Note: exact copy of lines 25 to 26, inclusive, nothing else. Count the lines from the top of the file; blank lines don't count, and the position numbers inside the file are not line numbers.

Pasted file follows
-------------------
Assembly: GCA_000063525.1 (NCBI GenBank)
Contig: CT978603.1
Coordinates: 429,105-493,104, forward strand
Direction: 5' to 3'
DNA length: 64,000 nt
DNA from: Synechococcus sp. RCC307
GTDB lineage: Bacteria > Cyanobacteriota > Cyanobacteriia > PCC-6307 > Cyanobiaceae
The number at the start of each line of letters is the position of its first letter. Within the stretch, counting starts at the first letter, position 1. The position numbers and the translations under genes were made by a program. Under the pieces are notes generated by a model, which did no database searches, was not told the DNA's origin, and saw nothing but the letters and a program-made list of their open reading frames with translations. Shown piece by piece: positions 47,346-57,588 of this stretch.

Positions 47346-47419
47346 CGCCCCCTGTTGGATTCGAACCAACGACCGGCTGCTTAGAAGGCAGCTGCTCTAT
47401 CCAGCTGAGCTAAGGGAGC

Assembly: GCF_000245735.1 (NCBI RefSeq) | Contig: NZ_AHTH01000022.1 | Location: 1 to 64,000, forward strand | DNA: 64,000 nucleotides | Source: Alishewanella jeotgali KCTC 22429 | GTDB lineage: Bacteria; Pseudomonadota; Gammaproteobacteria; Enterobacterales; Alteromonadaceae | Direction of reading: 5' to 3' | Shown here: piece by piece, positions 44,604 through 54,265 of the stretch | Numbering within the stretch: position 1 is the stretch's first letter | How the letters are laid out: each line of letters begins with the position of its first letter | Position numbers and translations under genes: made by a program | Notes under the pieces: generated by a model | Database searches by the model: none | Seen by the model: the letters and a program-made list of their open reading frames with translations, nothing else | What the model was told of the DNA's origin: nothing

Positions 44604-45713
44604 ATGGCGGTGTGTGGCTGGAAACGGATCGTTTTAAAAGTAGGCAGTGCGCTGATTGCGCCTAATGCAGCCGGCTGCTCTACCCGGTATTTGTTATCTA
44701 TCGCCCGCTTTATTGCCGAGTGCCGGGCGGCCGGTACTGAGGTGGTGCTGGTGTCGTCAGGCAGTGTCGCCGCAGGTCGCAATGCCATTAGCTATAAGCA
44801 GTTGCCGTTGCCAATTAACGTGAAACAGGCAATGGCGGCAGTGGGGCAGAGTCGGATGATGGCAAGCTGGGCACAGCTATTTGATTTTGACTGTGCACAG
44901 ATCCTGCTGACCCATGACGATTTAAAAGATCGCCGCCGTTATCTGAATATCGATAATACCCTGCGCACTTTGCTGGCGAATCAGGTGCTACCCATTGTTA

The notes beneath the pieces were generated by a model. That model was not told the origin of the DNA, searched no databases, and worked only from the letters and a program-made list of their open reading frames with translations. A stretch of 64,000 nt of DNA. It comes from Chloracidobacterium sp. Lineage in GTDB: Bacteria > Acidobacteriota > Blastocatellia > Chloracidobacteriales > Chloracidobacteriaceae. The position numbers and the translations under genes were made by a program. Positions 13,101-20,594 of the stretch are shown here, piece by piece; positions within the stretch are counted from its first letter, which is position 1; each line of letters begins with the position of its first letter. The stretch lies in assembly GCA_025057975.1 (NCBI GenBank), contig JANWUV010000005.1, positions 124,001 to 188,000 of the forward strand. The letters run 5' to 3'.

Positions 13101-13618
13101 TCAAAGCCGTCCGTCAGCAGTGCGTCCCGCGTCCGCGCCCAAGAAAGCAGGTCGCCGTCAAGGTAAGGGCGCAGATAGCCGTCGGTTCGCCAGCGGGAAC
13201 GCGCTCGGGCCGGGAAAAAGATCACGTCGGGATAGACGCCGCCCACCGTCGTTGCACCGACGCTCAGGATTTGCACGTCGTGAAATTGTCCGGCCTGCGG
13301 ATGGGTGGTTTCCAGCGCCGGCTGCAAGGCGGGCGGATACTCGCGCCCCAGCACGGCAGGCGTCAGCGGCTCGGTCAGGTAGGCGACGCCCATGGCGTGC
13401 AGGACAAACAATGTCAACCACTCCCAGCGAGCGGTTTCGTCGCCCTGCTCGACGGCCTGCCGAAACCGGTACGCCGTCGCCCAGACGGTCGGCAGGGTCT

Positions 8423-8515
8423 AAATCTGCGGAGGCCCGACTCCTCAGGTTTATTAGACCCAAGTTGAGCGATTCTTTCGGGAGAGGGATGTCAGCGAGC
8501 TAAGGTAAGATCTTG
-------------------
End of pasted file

8423 AAATCTGCGGAGGCCCGACTCCTCAGGTTTATTAGACCCAAGTTGAGCGATTCTTTCGGGAGAGGGATGTCAGCGAGC
8501 TAAGGTAAGATCTTG